Is Your Website Trapped In The 1990s?

Whilst many things from the 90s may have made a comeback over the past few years (after all, that not-so-long-ago decade was actually childhood for nearly half of the population), web design does not fall into this category.

It can be quite entertaining to look back at some of the eye-burning websites that major brands started off with in the mid-90s, including huge names like Yahoo!, McDonald’s and even Google. But the problem is that some websites have never moved away from the design features that made 1990s websites so basic and ineffective in the first place.

Retro” is not an excuse for any of these design faux-pas, so make sure you don’t have any of them on your site if you expect to be taken seriously.

1) Welcome screens

Back in the first years of the internet, home users tended to stay within the safe confines of their internet provider’s homepage portal. Sites like AOL were the main hub and most people were too scared to venture away. Entering a strange web address to visit an external site was scary (and extremely slow).

Perhaps this explains why many 90s website designers chose to add simple welcome screens, which would load relatively quickly (in a matter of minutes, if you were lucky!) to let users know they had found what they were looking for. The only downside of these welcome screens being they’re ugly and horrible and unnecessary they make your users want to close their browser. It’s been 20 years. Please remove them.

2) Aggressive backgrounds

Web designers in the 1990s loved to play around and show off with any small detail they could customise. It wasn’t about making things easy, or even attractive. Everything was built on the excitement factor of surfing the web, balanced against the need to cram all your site’s files into a very small amount of web space.

The result was often the use of repeated images, like tiled backgrounds that stretched on forever, clashing mercilessly with any text content that was unlucky enough to be slapped on top of them. Backgrounds should actually be as simple as possible to draw attention to your content.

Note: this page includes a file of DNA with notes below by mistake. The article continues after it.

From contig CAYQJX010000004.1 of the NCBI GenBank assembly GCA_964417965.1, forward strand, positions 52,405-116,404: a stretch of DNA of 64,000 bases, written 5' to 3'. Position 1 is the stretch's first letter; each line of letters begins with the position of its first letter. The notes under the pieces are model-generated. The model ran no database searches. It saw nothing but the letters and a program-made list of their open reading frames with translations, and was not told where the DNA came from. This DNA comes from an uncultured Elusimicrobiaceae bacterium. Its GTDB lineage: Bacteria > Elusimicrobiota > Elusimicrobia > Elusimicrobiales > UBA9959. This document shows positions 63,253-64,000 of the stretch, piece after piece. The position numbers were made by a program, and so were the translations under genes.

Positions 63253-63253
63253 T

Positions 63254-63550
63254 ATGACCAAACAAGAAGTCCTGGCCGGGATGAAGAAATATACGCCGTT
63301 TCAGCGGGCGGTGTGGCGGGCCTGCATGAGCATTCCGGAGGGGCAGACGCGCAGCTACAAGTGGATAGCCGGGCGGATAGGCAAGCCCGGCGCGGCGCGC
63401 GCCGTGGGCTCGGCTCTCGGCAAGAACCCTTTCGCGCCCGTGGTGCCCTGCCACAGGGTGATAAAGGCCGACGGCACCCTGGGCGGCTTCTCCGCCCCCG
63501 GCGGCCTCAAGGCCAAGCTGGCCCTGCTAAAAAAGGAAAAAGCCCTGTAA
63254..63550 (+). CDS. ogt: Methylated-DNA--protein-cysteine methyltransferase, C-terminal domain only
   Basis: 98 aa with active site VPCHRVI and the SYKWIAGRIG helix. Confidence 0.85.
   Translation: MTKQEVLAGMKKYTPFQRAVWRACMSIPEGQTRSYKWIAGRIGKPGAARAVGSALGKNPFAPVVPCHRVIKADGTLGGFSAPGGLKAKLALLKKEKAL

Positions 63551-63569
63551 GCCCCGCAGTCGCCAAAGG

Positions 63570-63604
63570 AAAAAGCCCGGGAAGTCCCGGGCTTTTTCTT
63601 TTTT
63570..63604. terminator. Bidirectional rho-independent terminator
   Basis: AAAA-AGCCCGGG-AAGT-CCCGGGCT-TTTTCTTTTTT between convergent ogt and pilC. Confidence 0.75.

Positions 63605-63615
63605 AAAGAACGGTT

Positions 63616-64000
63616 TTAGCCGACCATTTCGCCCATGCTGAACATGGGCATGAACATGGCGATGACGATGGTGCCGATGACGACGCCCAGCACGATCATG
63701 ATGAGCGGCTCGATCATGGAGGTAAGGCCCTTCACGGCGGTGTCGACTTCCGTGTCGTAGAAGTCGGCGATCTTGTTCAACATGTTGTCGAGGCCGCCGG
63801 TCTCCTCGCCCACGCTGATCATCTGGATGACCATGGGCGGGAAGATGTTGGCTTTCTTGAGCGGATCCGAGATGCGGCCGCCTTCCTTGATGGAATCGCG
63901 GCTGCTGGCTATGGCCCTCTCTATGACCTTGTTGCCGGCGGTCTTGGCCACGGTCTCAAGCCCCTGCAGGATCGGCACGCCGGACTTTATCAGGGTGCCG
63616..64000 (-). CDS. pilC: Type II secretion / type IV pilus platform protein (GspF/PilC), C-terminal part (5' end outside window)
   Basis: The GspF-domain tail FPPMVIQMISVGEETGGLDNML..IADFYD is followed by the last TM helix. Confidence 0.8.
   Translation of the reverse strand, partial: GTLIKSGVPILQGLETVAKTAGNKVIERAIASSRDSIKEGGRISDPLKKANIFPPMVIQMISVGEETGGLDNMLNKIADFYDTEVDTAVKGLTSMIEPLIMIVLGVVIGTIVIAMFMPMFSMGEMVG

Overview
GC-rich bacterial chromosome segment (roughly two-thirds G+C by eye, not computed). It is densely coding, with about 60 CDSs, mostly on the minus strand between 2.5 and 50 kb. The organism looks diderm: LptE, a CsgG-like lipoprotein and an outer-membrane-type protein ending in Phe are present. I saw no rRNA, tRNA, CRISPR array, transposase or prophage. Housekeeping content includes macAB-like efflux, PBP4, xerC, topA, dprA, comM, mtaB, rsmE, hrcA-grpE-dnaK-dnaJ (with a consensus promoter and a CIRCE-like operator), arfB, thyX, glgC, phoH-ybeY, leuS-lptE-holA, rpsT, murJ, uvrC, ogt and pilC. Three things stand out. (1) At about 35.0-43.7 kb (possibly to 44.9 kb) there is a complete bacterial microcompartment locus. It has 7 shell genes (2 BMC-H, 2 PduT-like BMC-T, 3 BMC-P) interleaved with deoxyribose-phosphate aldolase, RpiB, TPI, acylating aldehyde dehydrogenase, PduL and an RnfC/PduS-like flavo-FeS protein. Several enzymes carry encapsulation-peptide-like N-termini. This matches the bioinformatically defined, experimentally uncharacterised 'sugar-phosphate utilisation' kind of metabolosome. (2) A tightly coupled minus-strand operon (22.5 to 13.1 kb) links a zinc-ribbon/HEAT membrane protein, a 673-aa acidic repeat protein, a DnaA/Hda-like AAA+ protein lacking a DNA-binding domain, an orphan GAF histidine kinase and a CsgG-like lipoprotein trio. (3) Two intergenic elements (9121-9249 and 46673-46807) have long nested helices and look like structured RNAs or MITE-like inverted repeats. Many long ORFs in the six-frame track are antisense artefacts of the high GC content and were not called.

3) Choice of fonts

Font fashions have changed over the years. Back in the day, options were very limited and none were particularly classy. Now, there is no longer an excuse. Fonts should be chosen because they look professional and are easy to read. If your website mixes and matches many different, hard-to-read fonts, it doesn’t just look trapped in the 90s, it looks a mess.

4) Out-of-date SEO techniques

This is a major point that could be actively harming your business. Gone are the days when search engine optimisation was as simple as stuffing loads of keywords onto your website so Google knew it was there. Now, search engines are highly sophisticated and they learned how to recognise these techniques about a decade ago. If you don’t remove them and use more natural SEO, you could be penalised in the rankings.

5) Too many distractions

In essence, what a modern website needs to be is clean, simple and easy to understand. A few impressive visuals can be great, but never at the expense of navigation or common sense. 1990s websites were usually cluttered with badges, banners and anything that flashed, moved, sang or otherwise put on a show for the audience. If you still have any of these left, please axe them immediately. Welcome to the 21st century!

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